"I only know one thing: there is something terrible, horrible going on, something inconceivable, which cannot be understood, grasped or explained… Everybody is saying now that the Jews are being murdered… All of them, without exception – old people, women and children… A Russian girl accompanied her girlfriend to the cemetery, but crawled through the fence from the other side. She saw how naked people were taken toward Babi Yar and heard shots from a machine gun. There are more and more such rumors and accounts. They are too monstrous to believe. But we are forced to believe them, for the shooting of the Jews is a fact. A fact which is starting to drive us insane. It is impossible to live with this knowledge. The women around us are crying. And we? We also cried on September 29, when we thought they were taken to a concentration camp. But now? Can we really cry? I am writing, but my hair is standing on end."
From the diary of Irina Khoroshunova, Kiev, September-October 1941
On 22 June 1941, Nazi Germany launched a surprise attack on the Soviet Union known as "Operation Barbarossa". This was a turning point in World War II and in the fate of the Jews. At the rear of the German Army in the war in the USSR were the Einsatzgruppen, four mobile killing units of the SS that were tasked with the war on "ideological threats"—Communists, partisans and Jews. They moved from place to place, assembled their victims at the edge of pits and ravines, ordered them to undress, and shot them. In this manner, approximately 1,500,000 Jews were murdered by the Einsatzgruppen and their accomplices, including SS units, Wehrmacht soldiers, German police battalions, and local militias. During that same time period, Jews were also murdered in similar operations in German-occupied Yugoslav territory and by the Antonescu regime on Romanian-occupied land.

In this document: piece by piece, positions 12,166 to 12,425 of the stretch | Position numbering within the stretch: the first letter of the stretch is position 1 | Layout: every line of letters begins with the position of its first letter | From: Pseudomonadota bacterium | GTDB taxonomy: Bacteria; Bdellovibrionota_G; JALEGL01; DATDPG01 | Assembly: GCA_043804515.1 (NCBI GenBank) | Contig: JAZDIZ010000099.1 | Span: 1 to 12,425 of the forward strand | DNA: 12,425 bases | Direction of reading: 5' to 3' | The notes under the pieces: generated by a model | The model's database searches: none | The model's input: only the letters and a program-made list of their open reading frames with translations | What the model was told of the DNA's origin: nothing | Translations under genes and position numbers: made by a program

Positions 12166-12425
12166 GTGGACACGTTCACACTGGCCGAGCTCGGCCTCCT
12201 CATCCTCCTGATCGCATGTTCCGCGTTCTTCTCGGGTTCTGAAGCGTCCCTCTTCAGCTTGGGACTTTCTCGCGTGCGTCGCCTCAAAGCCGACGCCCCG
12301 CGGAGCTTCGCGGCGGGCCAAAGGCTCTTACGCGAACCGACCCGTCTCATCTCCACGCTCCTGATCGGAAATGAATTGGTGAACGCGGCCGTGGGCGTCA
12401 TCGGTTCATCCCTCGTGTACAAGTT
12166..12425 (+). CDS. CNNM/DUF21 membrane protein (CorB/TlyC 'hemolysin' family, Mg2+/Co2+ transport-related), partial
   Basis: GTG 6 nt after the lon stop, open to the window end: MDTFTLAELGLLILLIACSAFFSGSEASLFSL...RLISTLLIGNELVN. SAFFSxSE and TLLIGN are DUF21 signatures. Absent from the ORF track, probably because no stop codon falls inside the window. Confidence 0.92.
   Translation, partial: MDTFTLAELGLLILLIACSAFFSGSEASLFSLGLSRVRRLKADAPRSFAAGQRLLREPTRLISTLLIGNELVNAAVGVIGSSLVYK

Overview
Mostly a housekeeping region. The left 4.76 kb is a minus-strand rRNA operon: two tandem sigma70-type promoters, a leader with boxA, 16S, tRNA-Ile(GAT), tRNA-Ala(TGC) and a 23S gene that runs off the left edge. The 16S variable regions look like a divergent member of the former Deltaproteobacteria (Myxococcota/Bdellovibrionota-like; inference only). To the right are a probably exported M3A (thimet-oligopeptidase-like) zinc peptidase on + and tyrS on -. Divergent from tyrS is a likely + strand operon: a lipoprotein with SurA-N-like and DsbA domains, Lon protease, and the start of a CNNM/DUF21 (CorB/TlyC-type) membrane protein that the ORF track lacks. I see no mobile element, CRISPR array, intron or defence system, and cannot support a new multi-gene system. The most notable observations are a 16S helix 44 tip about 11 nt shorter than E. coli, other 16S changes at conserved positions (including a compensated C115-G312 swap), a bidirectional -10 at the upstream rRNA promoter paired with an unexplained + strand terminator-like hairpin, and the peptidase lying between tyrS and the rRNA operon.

This exhibition tells the stories of Jewish families in the wake of "Operation Barbarossa", and their ultimate fate in Estonia, Latvia, Lithuania, Eastern Poland, Belarus, Ukraine, Romania and Yugoslavia. With the help of materials from the Yad Vashem Archives and Collections – personal letters, works of art, photographs, documents, testimonies, Pages of Testimony and more – we have the opportunity to learn the names and see the faces of a handful of the men, women and children behind the vast and unfathomable numbers of the murdered. Few survived the waves of mass murder, and some who did donated the personal belongings of their loved ones to Yad Vashem for posterity.